There are two main types of bankruptcies that an individual person or couple can file.
1. Chapter 7 Bankruptcy relieves you from most debts. You can normally keep certain assets, such your home and vehicles, as long as you continue to pay your mortgage and/or vehicle loan payments for these items. When filing Chapter 7 Bankruptcy, you can keep your house, vehicles and other property. Most people do not have more equity in these items then what is allowed by law. If you do happen to fall into this rare category, you can file a Chapter 13 bankruptcy and still keep your property.
2. Chapter 13 Bankruptcy is a payment plan where you pay the Court and the Court pays the creditors. Plan payments are based specifically on that particular person’s situation. The Chapter 13 Plan lasts 36 to 60 months. In Chapter 13, you can pay as low as 1% of your unsecured debts, such as credit cards & medical bills, and not be liable for the remaining balance upon completion of the Chapter 13. Chapter 13 can stop foreclosures on your home & real estate; repossessions of your vehicles; and other assets. You may re-obtain a repossessed vehicle, if you act promptly.
**You do not have to be behind on your bills to file.
*May I keep my residence and vehicle(s), etc?
You normally may keep your property. If you have a mortgage or loan on the property that you want to keep, you must continue to pay on that mortgage/loan to keep the property. You are allowed a certain amount of equity in your property.
As of March 23, 2016, the equity you are allowed to have in your residence real estate is $136,925 ($273,850 for a married couple who own the real estate together) and the amount of equity for a vehicle is $3,775 per debtor.
(Equity = Property Value Minus All Mortgages/Loans/Liens On The Property)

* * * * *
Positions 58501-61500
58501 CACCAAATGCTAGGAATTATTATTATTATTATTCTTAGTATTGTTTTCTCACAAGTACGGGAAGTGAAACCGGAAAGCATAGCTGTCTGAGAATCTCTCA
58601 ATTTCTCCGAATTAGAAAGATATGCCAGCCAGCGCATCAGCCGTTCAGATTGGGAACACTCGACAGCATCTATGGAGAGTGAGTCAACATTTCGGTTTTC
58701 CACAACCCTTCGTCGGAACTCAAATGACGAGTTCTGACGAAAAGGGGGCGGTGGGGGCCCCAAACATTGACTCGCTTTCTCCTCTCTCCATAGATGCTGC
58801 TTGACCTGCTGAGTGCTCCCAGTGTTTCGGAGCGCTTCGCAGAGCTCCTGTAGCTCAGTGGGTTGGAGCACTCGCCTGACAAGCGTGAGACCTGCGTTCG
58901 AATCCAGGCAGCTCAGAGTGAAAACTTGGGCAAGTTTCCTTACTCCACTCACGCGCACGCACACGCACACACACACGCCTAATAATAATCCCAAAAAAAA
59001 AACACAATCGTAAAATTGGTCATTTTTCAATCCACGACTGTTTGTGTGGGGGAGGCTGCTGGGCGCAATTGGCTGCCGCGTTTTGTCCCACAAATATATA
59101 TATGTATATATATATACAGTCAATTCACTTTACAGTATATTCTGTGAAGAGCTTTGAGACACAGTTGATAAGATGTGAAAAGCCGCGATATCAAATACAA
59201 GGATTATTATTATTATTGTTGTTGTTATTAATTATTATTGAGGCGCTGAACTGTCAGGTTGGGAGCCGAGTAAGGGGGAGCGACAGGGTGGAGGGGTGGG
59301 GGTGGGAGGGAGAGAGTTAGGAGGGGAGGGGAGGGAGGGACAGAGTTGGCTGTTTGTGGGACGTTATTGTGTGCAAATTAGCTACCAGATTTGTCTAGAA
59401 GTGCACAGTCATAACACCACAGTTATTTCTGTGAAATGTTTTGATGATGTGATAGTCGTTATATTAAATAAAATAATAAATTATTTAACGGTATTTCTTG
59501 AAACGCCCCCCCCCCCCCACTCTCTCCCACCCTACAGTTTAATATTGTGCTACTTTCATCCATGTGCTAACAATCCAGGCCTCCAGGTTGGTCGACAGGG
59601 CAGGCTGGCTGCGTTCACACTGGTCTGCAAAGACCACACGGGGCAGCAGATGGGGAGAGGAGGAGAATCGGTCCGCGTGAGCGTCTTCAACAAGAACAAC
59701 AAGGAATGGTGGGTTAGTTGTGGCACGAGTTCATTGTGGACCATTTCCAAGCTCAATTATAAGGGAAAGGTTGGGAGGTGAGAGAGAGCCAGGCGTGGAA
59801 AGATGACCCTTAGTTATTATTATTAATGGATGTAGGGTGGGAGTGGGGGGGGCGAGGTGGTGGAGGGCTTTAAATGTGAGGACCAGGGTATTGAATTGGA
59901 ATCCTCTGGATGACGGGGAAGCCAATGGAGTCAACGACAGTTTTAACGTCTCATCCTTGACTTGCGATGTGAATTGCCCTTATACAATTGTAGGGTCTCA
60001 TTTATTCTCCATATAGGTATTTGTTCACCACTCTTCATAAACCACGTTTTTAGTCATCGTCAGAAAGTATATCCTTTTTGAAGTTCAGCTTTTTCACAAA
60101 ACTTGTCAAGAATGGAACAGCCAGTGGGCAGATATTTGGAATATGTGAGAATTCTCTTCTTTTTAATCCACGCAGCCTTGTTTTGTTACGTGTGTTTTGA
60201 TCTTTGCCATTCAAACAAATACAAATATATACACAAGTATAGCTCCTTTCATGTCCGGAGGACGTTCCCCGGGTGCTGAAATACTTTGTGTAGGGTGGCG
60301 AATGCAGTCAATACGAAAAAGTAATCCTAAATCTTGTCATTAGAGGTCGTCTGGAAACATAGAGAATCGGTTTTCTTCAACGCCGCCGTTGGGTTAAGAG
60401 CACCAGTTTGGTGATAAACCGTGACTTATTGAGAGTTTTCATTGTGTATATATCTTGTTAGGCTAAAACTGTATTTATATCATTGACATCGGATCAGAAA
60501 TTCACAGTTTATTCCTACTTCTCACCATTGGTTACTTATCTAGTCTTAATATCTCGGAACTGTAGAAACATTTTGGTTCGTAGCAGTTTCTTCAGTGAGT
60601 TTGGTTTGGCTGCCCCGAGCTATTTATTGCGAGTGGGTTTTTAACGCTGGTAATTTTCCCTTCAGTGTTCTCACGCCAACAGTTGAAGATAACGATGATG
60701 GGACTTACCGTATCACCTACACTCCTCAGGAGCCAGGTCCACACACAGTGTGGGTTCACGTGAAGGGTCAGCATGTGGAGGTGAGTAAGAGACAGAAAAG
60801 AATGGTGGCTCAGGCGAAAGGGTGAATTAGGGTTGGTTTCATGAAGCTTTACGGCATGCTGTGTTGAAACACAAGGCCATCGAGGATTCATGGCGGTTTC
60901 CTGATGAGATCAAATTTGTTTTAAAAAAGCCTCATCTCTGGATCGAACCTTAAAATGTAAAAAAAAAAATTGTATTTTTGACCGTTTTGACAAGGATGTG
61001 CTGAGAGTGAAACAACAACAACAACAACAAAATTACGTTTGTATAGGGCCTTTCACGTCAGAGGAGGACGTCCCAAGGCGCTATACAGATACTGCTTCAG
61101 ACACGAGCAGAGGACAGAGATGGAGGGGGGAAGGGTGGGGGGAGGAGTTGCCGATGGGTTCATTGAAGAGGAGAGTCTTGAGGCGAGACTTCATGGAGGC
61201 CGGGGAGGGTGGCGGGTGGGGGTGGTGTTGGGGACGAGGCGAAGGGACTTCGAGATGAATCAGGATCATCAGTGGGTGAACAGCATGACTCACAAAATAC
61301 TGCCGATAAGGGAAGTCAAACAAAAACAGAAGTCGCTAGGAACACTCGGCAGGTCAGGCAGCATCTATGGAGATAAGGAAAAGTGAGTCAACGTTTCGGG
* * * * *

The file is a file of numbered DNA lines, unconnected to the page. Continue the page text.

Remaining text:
If you do not have more equity than what is allowed, than you should have no problems filing a Chapter 7 Bankruptcy. If you have more than the allowed amount of equity in any property, you can still keep the property by filing Chapter 13 Bankruptcy.
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You can file on cash advance places and credit cards. Under Chapter 7, you normally do not have to pay on the cash advance or credit cards with the exception of the rule listed below. Under Chapter 13, you only pay a percentage of the debt, which can be as low as 1% and is based on your financial status.
Any amount of debt incurred or charged on a credit card within the ninety days prior to you filing
bankruptcy may well have to be paid by you. There are other situations in which you may have to pay certain unsecured debts. The most common are listed in the item below, "Are there any debts that you cannot eliminate by filing bankruptcy?"
Yes. Some debts that you may be obligated to pay include: IRS Taxes less than 3 years old; State Taxes; Spousal Support; Child Support; Student Loans; Court Fines; Intentional Tort Costs; Certain obligations relating to an ex‑spouse; Any damages or possible liabilities relating to a vehicle accident or other event where alcohol or drugs were a factor; etc. In a Chapter 13, these are normally paid within your payment to the Court.
Student Loans are typically only partially or completely discharged IF you file AND win a separate action within your bankruptcy case to determine the dischargeabilty of the student loans. Such actions are difficult to win.
Once your bankruptcy is filed with the Bankruptcy Court, normally all Court actions against you will be stopped soon after your case is filed with the Court, unless it is a criminal case. Normally criminal cases can proceed.
You can normally file bankruptcy on vehicle accidents if there were no drugs, alcohol, or malicious/wilful intent involved.
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